Ballet For Kids
|May 18, 2013||Posted by Luschka under Misc, On Mama's Mind|
I’ve been toying with putting Ameli in dance classes for a while now. She’s always asking for it, and she loved dancing around the living room. I did ballet for a while myself, as a child, and I think it’s a great form of exercise, perfect for little girls (and boys). A few days ago Amanda from Show & Stay offered to write a post for me on the benefits of ballet for children, and it seemed like great timing, so here, for both our benefits, are some of the benefits of dance for kidlets:
Children can benefit from ballet lessons in many different ways, and it goes much further than just improving their physical health. Learning ballet serves as a very good foundation for other styles of dance that they may wish to focus on later, and it improves their understanding of music. Ballet is a great starting point if your child strives to be the next Billy Elliot.
Many pupils will be nervous ahead of their first lesson, but this is completely normal. Pushing them a little out of their comfort zone is one thing that ballet is great for, and it will ultimately improve their confidence as they realize that they can cope with difficult situations. Younger children may also find it initially tough to listen carefully and follow all of the instructions, but it won’t take long for them to get used to it, and having to pay such close attention will further their brain development massively.
Physical Benefits of Ballet
Ballet can teach even the clumsiest and ungainly child balance, coordination, agility and flexibility. Achieving ballet positions takes concentration and perseverance, and also provides an excellent workout for the whole body. It works most muscles and also helps heart health, increases endurance and overall stamina. Ballet will push the body to its limits and this will increase a child’s all-over physical fitness, and with it, their mental wellbeing. Dancers are often in better shape than sports stars.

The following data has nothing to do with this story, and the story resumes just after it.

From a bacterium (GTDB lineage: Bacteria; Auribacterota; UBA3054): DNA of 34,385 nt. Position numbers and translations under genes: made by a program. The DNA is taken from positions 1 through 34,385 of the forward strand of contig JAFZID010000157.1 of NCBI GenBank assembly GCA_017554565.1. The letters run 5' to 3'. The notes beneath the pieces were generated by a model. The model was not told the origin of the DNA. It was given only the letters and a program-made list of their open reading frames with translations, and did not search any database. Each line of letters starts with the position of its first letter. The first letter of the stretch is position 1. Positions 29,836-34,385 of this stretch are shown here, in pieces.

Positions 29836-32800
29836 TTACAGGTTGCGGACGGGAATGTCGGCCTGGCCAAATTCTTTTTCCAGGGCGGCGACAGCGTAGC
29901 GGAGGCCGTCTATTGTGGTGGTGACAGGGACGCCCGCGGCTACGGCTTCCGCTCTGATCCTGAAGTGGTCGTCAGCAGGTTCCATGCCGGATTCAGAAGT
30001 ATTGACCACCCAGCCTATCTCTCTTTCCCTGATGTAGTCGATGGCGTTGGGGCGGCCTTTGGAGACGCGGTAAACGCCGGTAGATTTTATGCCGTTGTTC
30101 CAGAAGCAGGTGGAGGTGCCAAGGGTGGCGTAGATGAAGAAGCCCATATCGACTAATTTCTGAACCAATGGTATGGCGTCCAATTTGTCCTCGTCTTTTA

Other Benefits of Ballet
One of the key attributes of ballet is strength in posture. Have you ever noticed how women who do ballet are always the most elegant? Kids with a better posture will have reduced risk of injury and backache in later life because they know how to sit and stand correctly. Good posture also enhances attention span*, so a ballet pupil is more likely not to be the pupil squirming in his/her school chair or slouching over his/her desk.
Parents who haven’t considered ballet as an excellent activity for their children because they think there are other sports that will accomplish the same and/or more, might like to consider the other benefits ballet affords.
It doesn’t have to be a team sport to deliver team sport benefits. When pupils go beyond the basics and begin to learn lifts and hold positions, ballet is teaching them trust and teamwork. It teaches them how to work together to achieve a goal and in a performance situation, shows them the importance of timing, communication and individual contribution in a team effort. This will increase confidence and promote ease in social situations and in later life, their work and career.
Having a fit and healthy body also means ballet pupils are likely to have a positive body image, which is especially important at a time where young people are under a lot of pressure from the media and society to have the ‘perfect’ body. Ballet will teach both boys and girls that strength and fitness are what to strive for, not thinness.
Children are more likely to take their ballet lessons seriously if they are inspired by the professionals. Take them to ballet recitals, West End shows and a range of performances as often as possible, so they know what they could achieve if they work at it. You should also choose a ballet school that has regular (at least yearly) recitals, so your children can perform for friends and family, giving them a confidence boost and allowing them to feel the thrill of performing for an audience.
There are so many benefits of ballet that it’s definitely worth your children trying, especially if they’ve always wanted a go. Just remember that boys can do it too, and that all children regardless of gender, race, age, ability or even special needs will enjoy the benefits of ballet.
Well, I’m about convinced. Are you?
* according to this rather interesting study